Citing concerns about political neutrality, Costa Mesa’s public-access television channel will not tape and air an upcoming City Council candidates forum being hosted by a community organization, city officials said Thursday.
The Eastside Costa Mesa Neighbors’ Group forum, scheduled for Oct. 2, will not be one of the two forums that CMTV plans to film and air this election season, city spokesman Bill Lobdell said.
The city made its decision based on the advice of its special counsel in charge of election issues, Lobdell said. The Eastside group asked CMTV for coverage last week, he said.
Others have raised questions about the organizers’ impartiality. They argue that the council majority and those supportive of the majority were posed harder questions at a similar event two years ago. However, Eastside organizers contend that their group is apolitical and that City Hall is biased for skipping out on their event this year.
The city’s counsel — Mal Richardson of Best, Best and Krieger — advised Costa Mesa “to be politically neutral and, therefore, it should not utilize public resources for the recording and broadcasting of political debates hosted by private entities,” Lobdell said in a news release.
Richardson also “expressed concern that once the city agreed to participate in one political debate, it would have legal difficulty declining the request of any other group wanting the city to record and broadcast its debate,” Lobdell added.
The city will still honor its commitment to film the Sept. 18 Feet to the Fire Forum, which the Daily Pilot sponsors with Voice of OC and the Orange County Register. It also maintained its earlier agreement to film Mesa Verde Community Inc.'s Aug. 21 forum.
Eastside Costa Mesa Neighbors Director Denise Moon was critical of the city’s decision not to film her organization’s forum.
“Not only did it seem biased, they actually had to pay a lawyer to tell them that it was OK for them to do this,” she said.
The forum “is not a political event,” Moon added. “It’s purely an opportunity for the candidates to speak.”
Council candidate Lee Ramos said Thursday that he does not plan to attend the Eastside forum.
Ramos added that his campaign committee decided some time ago not to attend the Eastside and Mesa Verde forums, only Feet to the Fire. He complimented the two community associations and the work they do.
“I have many friends on both sides,” Ramos said. “I have no disrespect to them at all.”
The other candidates — school board Trustee Katrina Foley, former Councilman Jay Humphrey, Banning Ranch advocate Christopher Bunyan, retired accountant Al Melone, congressional aide Tony Capitelli and retired Automobile Club consultant Rita Simpson — plan to participate, Moon said.
Mayor Jim Righeimer, who is up fo reelection, said Friday that he also plans to attend.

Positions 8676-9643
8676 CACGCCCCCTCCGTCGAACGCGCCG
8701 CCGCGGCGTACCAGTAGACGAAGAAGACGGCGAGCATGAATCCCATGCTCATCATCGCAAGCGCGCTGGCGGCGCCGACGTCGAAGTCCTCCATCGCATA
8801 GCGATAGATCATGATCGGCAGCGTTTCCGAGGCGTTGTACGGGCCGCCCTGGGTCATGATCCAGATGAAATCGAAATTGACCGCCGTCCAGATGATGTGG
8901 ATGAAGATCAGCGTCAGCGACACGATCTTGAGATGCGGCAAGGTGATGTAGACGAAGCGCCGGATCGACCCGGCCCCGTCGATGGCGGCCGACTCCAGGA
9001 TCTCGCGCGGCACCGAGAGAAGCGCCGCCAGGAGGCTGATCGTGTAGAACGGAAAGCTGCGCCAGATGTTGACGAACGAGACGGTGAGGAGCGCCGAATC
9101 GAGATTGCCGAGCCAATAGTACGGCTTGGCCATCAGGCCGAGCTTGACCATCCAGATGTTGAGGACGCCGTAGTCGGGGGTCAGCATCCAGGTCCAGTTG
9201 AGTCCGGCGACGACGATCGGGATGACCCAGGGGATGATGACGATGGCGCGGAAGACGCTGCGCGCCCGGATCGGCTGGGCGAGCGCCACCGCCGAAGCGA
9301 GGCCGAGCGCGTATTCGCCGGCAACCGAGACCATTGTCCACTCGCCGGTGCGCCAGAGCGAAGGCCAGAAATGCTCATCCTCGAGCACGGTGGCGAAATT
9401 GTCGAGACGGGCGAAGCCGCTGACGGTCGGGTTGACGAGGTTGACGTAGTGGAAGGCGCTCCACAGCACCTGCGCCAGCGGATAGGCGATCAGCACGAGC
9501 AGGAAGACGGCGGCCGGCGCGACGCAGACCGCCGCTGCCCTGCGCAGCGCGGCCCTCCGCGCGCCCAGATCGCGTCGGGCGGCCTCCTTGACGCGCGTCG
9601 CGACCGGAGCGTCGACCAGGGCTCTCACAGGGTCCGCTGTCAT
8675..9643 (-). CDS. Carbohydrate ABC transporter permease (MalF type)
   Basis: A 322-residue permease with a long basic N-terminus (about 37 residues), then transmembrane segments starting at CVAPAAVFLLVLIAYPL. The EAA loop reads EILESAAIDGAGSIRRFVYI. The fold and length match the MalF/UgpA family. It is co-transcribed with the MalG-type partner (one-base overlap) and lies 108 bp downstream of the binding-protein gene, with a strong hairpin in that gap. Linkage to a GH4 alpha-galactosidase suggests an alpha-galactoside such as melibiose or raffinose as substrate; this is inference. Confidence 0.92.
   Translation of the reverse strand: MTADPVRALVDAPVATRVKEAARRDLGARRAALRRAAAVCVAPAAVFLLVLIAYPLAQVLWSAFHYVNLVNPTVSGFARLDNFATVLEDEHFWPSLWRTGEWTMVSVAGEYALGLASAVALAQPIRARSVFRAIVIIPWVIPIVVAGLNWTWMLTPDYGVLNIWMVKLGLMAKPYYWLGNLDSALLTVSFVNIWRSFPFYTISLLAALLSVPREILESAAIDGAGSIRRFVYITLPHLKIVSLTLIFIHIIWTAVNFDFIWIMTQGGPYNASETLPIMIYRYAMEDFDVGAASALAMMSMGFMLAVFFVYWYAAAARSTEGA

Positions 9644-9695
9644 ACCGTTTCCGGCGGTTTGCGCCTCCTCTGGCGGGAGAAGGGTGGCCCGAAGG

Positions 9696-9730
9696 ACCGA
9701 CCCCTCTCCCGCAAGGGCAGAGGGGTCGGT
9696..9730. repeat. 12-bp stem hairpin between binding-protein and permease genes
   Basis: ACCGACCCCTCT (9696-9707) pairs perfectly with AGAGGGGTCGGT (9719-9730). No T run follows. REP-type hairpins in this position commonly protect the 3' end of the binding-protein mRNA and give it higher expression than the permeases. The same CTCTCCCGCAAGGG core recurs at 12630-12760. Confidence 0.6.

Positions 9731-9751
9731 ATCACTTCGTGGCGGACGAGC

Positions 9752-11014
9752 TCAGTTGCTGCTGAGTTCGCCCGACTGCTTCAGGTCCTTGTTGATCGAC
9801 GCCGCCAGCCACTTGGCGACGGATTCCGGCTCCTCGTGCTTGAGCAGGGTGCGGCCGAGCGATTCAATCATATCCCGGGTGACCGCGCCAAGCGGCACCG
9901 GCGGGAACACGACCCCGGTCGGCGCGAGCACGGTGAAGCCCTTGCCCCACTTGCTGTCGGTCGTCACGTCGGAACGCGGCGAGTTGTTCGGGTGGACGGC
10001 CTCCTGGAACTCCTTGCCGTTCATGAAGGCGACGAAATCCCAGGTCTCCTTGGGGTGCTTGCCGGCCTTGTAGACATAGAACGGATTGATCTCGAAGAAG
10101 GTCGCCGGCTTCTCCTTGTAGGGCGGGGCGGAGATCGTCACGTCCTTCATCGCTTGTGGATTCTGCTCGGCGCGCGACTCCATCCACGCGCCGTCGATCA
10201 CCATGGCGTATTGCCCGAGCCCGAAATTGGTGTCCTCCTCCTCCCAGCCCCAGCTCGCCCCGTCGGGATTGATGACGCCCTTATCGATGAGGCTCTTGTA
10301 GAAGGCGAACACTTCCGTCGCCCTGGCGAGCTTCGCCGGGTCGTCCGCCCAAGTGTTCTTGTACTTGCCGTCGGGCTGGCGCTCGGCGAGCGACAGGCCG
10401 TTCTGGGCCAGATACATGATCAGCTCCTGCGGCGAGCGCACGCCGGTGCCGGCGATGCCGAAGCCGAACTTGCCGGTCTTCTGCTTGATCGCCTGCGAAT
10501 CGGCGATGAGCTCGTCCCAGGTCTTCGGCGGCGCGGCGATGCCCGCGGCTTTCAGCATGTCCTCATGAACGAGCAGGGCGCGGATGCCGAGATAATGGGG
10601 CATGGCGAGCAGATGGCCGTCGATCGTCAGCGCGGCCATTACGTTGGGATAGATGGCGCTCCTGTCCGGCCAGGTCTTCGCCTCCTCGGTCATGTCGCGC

Since 2008, Eastside Costa Mesa Neighbors has hosted three candidate forums. According to the group’s website, it has arranged community picnics and an informational session about local issues, including the development of Banning Ranch, the proposed sale of the Orange County Fairgrounds and limits on flights at John Wayne Airport.
The group also has fought the addition of LED advertisements at The Triangle shopping and entertainment center.
Mayor Pro Tem Steve Mensinger, who participated in the group’s 2012 debate as a candidate, said he was disappointed in how that event was run. It had “slanted” questions that favored some candidates and not others, he said.
“I agree with the city’s position,” Mensinger said. “I was very disappointed in the unethical use of partisan questions in the 2012 debate.... I came to the conclusion that the Eastside neighbors group is a political action group, not a community forum.”
Righeimer agreed. Some of the questions in 2012 were specific to the candidates, he said, not the same set of questions that all candidates could evenly answer.
“That’s not how a debate is done,” Righeimer said, adding that it would be equally unfair if city resources were used to film an event sponsored by the Costa Mesa Taxpayers Assn., which supports the council majority.
On Friday, Righeimer issued a statement saying that while he agreed with the city’s attempt to be politically neutral, “I do think it’s very important for these debates to gain the largest possible audience.”
As such, Righeimer said he is committed to paying half of the cost of recording and broadcasting the Eastside group’s debate. Specifics of his plan were unclear.
“I’m hoping my fellow council candidates will join me in this effort to make sure Costa Mesa voters are as informed as possible before casting their votes in November,” Righeimer added in his statement.
Eastside Costa Mesa Neighbors calls itself “a neighborhood organization that is committed to maintaining and improving the quality of life in Eastside Costa Mesa.”
Its mission statement says, “We have come together as neighbors and advocates to the City Council and city staff to work collaboratively with them, to make sure our needs are heard and that this special neighborhood retains and continues to improve its unique character.”